11 Best Vitamins for Muscle Growth


Protein often steals the show in the world of sports nutrition. But without these muscle-supporting micronutrients, you’d be taking the daily struggle bus to the gym.

Vitamin D

Did you know that muscle weakness and cramps are signs of vitamin D deficiency? This doesn’t mean a bad day at the gym = a deficiency, but it does *indicate* the vital role this micronutrient plays in muscle health.

To research also linked healthy vitamin D levels to stronger muscles and better posture.

Here’s how you can get more vitamin D:

Vitamin A

In the world of micronutrients, vitamin A is a total star. It doesn’t directly strengthen your muscles, but it does keep your bones and your immune system on point (no more calling sick at the gym!).

Basically, if you don’t get enough A’s, you’re not going to perform your best dumbbell workouts on the power rack.

You can find vitamin A in many orange foods, including:

If you have cystic fibrosis or a gastrointestinal disorder that reduces nutrient absorption, you may need to take a vitamin A supplement. Still you can take too much of this stuff, so talk with your doctor about dosage.


First of all: Iron is a mineral, not a vitamin. But that doesn’t mean your muscles don’t want it!

When you lift weights, your body uses a lot of oxygen. Iron helps your body make hemoglobin, which carries oxygen from your lungs to the rest of your body. So fundamentallyiron helps maintain high energy, pump muscles and control breathing.

Most people get enough iron from their daily diet, including:

If you have anemia or do not eat animal products, you could benefit from an iron supplement. Just talk to your doctor about the ideal dosage, as too much iron can have negative effects.

Vitamin C

Vitamin C helps you absorb iron, which is a #win for your weightlifting session. Healthy iron levels = more power to pump the other kind of iron.

Vitamin C is also very useful for your immune system. Shortening the duration of a cold isn’t quite as sexy as a mid-workout energy boost, but it’s still essential. Sniffles, sore throats, and headaches are major buzzkills when trying to push yourself to complete another set of reps.

Smashing your vitamin C quota is easy. You can find this vitamin in:

Most people need 75 to 120 milligrams (mg) of vitamin C per day.

Vitamin E

Vitamin E has a reputation for soothing and smoothing the skin, but it can also indirectly promote muscle growth.

Vitamin E is an antioxidant, a type of substance that helps you stay healthy by eliminating harmful free radicals that come from stress and overworkamong others.

But limited to research suggests that taking vitamin E supplements may actually interfere with bodybuilding gains, so stick to vitamin E-rich foods like toasted nuts and sunflower seeds.

Vitamin B12

The B-complex crew is a powerhouse for everything from brain function to regulating stress hormones. So what can B vitamins do for muscle gains?

Well, science suggests that vitamin B12 may reduce fatigue while providing a helping hand for hemoglobin (remember the oxygen carrier?). It’s a punch to keep your energy up while you’re pumping iron.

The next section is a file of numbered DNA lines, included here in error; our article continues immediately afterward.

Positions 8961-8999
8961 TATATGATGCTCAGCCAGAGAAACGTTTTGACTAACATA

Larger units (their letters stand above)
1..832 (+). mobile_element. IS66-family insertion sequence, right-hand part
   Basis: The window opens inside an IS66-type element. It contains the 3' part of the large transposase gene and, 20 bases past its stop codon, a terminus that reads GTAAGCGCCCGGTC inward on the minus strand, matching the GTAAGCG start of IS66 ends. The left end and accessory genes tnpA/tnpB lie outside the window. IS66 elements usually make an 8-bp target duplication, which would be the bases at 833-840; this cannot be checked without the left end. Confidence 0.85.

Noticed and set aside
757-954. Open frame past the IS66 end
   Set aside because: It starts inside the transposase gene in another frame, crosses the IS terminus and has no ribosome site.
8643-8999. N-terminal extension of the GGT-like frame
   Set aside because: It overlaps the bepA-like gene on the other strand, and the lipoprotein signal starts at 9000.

But, like other vitamins and minerals, the best way to get vitamin B12 is through food. A few options:


Like vitamin B12, biotin (or vitamin B7) comes from the base of the B complex. This bad boy helps convert nutrients you are consuming white-hot energy for your strength training session.

You can get biotin from foods like:

Many multivitamins and B-complex supplements also contain biotin. Sometimes biotin is also sold as a “hair, skin and nails” supplement.


According to National Health and Nutrition Examination Survey, about 50% of Americans do not get enough magnesium. Adult men should aim for 400 mg of magnesium per day. Non-pregnant women only need 310 mg.

If you fall into the deficient camp, you risk undermining your muscle-building efforts. This little mineral play a role in muscle contraction, heart rate regulation and energy production.

The easiest way to increase your intake is to eat magnesium-rich foods like:

Of course, magnesium supplements are an option. Talk to a medical professional about the best option for you, as it comes in different forms.


You probably already know that calcium strengthens bones. But this mineral does so much more for strength training, including:

  • support muscle movement 💪
  • keep blood vessels in perfect condition
  • help regulate blood pressure

Contrary to what those “Got Milk?” dairy ads imply that you don’t need milk to meet your calcium needs. You can get your recommended daily allowance of 1000-1300 mg from foods like:

Calcium supplements are also an option if you need a boost beyond food, but get the A-OK from a medical professional first.


To research suggests that zinc plays a role in the regeneration of skeletal muscle after exercise – in other words, it helps repair muscle fibers after an intense lifting session. We need more studies to understand precisely how zinc might maximize your workouts, but it’s an essential mineral anyway.

Your body can’t make zinc, so it’s up to you and your chompers to meet zinc needs. You can get it from a wide range of foods, such as:

Although zinc deficiency is a thing, it is rare. Excess zinc can cause toxicity, so talk to a healthcare professional before taking zinc supplements for muscle growth.


There is a reason potassium is such a popular ingredient in sports drinks. This electrolyte keeps your muscles contracting properly and keeps your hydration level in the safe zone – both good things in terms of maximizing your stats.

Potassium can be found in many foods, but many Americans don’t get enough of it. You can reach your quota with foods like:

Talk to a healthcare professional if you think you need a supplement to get all the potassium your muscles need.


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